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Chapter62013

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  • Figure 6-9 Enzyme Action Each enzyme facilitates a specific chemical reaction. In this diagram, an enzyme enables two compounds to make a more complex structure, but the enzyme itself remains unchanged.
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    • 1. Protein: AminoProtein: Amino AcidsAcids Chapter 6Chapter 6
    • 2. The ChemistThe Chemist’s View of Proteins’s View of Proteins • Atoms • Carbon, hydrogen, oxygen, nitrogen • Amino acids • Carbon • Hydrogen • Amino group • Acid group • Side group or side chain
    • 3. The ChemistThe Chemist’s View of Proteins’s View of Proteins • More complex than carbohydrates or fats • Twenty amino acids • Different characteristics • Essential amino acids • Nonessential amino acids • Conditionally essential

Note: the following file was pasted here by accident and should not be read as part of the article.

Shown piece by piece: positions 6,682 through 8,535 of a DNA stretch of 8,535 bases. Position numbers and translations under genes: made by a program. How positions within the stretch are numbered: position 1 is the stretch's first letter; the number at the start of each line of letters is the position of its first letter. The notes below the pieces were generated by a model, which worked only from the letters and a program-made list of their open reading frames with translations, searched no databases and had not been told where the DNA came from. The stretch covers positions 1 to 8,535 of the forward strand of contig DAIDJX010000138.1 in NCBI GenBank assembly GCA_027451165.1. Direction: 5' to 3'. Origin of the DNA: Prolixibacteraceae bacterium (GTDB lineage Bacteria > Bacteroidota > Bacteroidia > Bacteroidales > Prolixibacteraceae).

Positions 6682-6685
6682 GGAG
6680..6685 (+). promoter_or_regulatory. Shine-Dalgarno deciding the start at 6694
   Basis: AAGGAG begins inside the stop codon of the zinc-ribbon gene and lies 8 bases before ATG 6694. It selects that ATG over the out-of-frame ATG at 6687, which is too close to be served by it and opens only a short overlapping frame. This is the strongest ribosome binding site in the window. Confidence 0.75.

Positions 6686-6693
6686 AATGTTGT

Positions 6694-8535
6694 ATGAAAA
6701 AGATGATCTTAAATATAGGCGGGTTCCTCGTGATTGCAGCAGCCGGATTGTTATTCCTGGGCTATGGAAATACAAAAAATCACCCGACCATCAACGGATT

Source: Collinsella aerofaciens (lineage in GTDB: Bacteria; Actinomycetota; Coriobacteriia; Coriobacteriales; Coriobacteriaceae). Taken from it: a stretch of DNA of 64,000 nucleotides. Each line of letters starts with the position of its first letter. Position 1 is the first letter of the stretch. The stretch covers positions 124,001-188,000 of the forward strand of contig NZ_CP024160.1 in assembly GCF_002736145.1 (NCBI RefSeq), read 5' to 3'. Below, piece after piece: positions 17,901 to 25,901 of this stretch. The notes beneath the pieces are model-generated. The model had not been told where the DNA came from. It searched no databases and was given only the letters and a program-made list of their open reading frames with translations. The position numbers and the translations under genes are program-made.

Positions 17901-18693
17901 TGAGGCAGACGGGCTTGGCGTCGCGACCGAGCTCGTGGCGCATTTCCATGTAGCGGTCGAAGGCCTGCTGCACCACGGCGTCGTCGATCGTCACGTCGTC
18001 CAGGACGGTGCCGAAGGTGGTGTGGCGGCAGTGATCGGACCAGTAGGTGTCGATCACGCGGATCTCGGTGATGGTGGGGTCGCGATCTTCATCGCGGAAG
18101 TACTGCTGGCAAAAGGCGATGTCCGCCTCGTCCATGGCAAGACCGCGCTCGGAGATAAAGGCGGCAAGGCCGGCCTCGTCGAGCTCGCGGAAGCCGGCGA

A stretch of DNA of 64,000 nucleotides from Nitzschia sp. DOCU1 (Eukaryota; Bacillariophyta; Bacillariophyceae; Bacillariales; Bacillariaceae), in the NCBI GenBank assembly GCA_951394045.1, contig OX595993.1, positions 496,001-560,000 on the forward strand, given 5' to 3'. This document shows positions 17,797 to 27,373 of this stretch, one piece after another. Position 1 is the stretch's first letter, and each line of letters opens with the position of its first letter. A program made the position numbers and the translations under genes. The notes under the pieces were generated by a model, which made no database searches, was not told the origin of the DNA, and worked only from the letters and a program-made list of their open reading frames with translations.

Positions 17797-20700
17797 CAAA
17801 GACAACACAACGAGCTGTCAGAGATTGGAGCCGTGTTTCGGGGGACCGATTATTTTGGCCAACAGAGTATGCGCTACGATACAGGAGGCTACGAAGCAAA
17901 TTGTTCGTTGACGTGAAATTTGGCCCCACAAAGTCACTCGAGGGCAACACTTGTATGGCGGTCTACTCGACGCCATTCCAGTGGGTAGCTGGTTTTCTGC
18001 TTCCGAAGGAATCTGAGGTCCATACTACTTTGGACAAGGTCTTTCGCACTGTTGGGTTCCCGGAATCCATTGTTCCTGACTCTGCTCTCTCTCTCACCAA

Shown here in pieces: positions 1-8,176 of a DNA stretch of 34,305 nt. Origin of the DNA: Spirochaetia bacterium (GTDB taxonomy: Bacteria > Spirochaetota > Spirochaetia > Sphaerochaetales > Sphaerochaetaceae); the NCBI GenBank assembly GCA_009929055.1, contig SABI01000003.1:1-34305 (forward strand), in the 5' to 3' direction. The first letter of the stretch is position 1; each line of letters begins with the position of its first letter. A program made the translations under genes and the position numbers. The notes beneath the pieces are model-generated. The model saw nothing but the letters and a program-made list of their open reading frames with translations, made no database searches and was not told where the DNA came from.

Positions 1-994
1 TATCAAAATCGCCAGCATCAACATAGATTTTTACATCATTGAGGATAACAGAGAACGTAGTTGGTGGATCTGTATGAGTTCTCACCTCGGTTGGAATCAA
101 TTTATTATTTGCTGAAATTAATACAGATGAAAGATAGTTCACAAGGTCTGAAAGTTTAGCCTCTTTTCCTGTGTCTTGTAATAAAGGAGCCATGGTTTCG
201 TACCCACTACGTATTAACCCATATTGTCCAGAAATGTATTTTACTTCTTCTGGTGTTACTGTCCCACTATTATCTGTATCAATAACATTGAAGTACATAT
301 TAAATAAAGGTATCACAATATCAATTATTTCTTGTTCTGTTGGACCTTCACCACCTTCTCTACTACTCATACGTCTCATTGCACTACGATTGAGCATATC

• 4. Amino AcidsAmino Acids
    • 5. Examples of Amino AcidsExamples of Amino Acids
    • 6. The ChemistThe Chemist’s View of Proteins’s View of Proteins • Proteins • Peptide bonds link amino acids • Condensation reactions • Amino acid sequencing • Primary structure – chemical bonds • Secondary structure – electrical attractions • Tertiary structure – hydrophilic & hydrophobic • Quaternary structure – two or more polypeptides
    • 7. Amino Acid Sequence ofAmino Acid Sequence of Human InsulinHuman Insulin
    • 8. The Structure of HemoglobinThe Structure of Hemoglobin